Michael Hutchence asked unexpected questions. Like, “How do you say, ‘I love you!’ in Mandarin?”
“My” Michael – Michael as I knew him – was not the mythic Michael of the tabloids. “My” Michael was a sweet, rather whimsical boy with cosmos-encompassing curiosity. When I think of Michael, I think of Snufkin, the character in Finnish author Tove Janssen’s Moomintroll books. Snufkin has a round head, shaggy brown hair and big brown eyes, and that’s how “my” Michael looks in memory: a round face on a stalk neck. Snufkin was a wanderer, seeking spring and summer meadows: that was Michael. Snufkin was a provocateur, baiting authority and despising convention. As did Michael.
I first heard INXS at a live gig at Sydney’s Stagedoor Tavern, just after INXS moved from Perth to Sydney and just before the Stagedoor Tavern was closed down. INXS were bottom of a four-band bill. I couldn’t see the stage so I couldn’t see the band (the crowd was packed for the headliners, The Angels), but they sure sounded good. I was writing for a rock magazine called Roadrunner and I marked INXS as a band for me to interview.
The interview took place in February or March 1980, about the time I started writing for RAM (Rock Australia Magazine). I didn’t write the first INXS piece in RAM, but my article ran in Roadrunner, and a few years later I wrote RAM’s first cover story on INXS. Some of the more sensational Michael quotes from that RAM cover story were lifted by Sydney’s tabloid newspaper, The Sun.
In early 1980, INXS were still playing small venues. I interviewed them in a joint off Oxford Street where capacity must have been less than 100. The entire band sat around a table, eager to talk about their music. At that time an interview must have been a novelty. Michael’s curiosity showed up as alertness. He sat with spine long, long neck; not the languid, mannered stance familiar in later years. But whatever the body language, Michael’s physicality always spoke to me of dance. He stood, he sat, he moved like a dancer. On stage, he danced. Michael had vitality and grace.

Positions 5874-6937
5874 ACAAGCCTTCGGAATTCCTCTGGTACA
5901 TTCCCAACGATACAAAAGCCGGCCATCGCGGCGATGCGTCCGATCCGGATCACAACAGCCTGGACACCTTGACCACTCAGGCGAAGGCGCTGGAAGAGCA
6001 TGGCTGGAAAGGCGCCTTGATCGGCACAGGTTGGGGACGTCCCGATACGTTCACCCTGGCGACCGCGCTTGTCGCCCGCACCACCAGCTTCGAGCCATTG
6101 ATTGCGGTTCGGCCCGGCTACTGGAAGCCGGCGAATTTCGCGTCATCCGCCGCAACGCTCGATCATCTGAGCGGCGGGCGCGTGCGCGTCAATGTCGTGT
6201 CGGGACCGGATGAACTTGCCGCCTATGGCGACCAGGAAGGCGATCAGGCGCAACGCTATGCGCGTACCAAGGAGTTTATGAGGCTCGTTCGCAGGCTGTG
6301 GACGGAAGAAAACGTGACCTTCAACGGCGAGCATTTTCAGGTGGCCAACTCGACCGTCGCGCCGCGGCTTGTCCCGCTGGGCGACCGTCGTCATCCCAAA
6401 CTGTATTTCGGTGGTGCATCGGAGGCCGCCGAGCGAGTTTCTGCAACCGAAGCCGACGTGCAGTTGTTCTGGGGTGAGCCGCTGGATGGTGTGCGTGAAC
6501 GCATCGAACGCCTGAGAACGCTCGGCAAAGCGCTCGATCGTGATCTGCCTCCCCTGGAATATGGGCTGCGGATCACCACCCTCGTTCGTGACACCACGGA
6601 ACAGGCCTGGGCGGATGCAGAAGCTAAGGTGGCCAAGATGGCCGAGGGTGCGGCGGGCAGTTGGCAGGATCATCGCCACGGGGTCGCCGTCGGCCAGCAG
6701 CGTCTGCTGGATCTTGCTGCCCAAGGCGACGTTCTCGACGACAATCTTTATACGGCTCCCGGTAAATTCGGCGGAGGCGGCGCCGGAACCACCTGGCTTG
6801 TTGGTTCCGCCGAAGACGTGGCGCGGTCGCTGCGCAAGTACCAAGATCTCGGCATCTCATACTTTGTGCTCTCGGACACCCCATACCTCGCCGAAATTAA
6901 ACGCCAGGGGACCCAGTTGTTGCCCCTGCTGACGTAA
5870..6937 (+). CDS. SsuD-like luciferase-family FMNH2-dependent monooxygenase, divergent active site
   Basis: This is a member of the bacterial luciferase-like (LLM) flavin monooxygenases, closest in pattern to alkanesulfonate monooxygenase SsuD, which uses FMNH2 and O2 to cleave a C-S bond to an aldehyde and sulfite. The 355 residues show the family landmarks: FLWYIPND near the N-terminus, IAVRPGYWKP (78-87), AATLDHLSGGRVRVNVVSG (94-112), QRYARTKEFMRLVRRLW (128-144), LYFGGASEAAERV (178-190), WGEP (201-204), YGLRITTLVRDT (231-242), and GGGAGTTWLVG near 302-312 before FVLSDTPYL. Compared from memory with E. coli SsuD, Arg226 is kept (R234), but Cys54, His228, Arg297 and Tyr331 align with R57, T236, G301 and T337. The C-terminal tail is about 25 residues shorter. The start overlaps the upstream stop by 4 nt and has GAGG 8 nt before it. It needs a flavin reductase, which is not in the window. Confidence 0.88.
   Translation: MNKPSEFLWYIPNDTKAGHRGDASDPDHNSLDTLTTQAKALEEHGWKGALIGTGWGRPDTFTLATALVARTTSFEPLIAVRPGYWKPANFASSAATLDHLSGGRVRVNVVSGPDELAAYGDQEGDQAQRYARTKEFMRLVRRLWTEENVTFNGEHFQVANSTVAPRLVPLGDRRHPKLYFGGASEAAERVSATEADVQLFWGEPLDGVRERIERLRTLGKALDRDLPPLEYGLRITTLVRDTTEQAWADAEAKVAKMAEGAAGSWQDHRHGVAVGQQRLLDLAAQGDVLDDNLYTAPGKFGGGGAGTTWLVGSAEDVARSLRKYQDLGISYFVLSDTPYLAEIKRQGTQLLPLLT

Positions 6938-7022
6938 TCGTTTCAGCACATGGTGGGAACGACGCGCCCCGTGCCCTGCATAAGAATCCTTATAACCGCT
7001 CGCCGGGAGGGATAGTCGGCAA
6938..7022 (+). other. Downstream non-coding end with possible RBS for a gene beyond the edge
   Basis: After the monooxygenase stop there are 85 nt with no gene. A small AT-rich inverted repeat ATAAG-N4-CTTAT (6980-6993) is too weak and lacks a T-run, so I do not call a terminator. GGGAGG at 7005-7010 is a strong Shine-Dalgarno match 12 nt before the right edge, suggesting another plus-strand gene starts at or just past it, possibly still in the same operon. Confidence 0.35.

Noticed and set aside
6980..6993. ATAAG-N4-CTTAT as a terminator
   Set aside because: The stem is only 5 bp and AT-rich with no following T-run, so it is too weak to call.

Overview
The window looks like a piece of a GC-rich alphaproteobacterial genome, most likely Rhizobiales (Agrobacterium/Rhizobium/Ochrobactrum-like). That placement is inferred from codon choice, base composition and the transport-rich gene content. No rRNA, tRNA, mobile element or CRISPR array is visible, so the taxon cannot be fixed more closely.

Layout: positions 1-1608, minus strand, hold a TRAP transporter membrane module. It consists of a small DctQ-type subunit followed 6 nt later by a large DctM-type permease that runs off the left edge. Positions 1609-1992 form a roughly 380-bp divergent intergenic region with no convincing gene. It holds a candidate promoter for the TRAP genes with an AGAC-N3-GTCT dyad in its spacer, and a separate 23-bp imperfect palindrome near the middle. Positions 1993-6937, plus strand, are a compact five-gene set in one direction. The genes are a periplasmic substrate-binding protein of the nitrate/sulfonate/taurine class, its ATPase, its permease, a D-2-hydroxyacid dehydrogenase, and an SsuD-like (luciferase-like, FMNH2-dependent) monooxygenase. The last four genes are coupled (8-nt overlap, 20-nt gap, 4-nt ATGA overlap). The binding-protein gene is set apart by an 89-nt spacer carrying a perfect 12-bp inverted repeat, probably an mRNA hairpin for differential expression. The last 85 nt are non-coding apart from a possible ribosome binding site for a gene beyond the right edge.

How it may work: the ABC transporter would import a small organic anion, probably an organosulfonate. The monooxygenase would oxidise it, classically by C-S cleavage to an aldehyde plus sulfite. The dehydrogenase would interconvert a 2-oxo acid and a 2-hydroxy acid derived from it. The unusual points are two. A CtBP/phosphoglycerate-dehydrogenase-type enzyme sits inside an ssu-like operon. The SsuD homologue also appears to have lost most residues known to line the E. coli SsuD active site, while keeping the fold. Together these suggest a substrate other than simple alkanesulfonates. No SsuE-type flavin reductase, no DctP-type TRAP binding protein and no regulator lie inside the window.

He also had bad skin. When people started talking about Michael as a sex symbol, I was initially nonplussed. He was a skinny kid with pockmarks. Recently I watched again a music video from 1981, “starring” Michael: Speed Kills, written by Cold Chisel’s Don Walker for the soundtrack to the film Freedom, with Michael on lead vocals. In that clip I see the emergence of the “mythical” Michael – the cool dude with white hot sexuality. I didn’t see it at the time.
At the time, when we sat in that small dark room and talked, Michael was barely through his teens and was dressed like a fan of French new wave cinema, in a Breton fisherman’s long-sleeved t-shirt with horizontal stripes. He told me he was fascinated by post-War bohemianism, especially the literary and artistic bohemianism of the ‘50s and early ‘60s. I thought of Julie Christie, before she became a film star, a boho chick living with actor (and art school grad) Terence Stamp. Michael would have loved Julie Christie.
He talked textiles. Michael’s father Kell had been a textiles trader in Hong Kong. Michael loved colour and texture and trends, so he loved textiles. And he loved Hong Kong. He loved noise and close-pressed flesh and variety and change. Bewilder me, he beseeched. Fascinate me.
Michael could be mischievous, if I may use that word to cover a multitude of, literally, sins. In that first interview, he brought up one of my Roadrunner reviews that he said had made him laugh. It kicked off with some cruel comments about a band who at that time shared the same booking agency as INXS, a brother-sister combo called the Numbers. I liked the Numbers. I just couldn’t resist the impulse to be bitchy about their platinum blonde good looks. Michael had a bit of bitch in him too. Andrew Farriss, the INXS keyboard player and main writer, did not approve. Andrew never took to me, at all.
What sealed it for Andrew was that cover story I wrote in 1984. INXS were touring in support of their album The Swing. I had reviewed their previous album, Shabooh Shoobah, for RAM, and I’d loved it, so RAM’s then-editor Greg Taylor sent me off to Canberra with a specific brief: get an interview with Michael Hutchence.
That may have been the beginning – or an early instance – of that issue that plagues so many successful bands: the focus on the frontman, eclipsing other band members.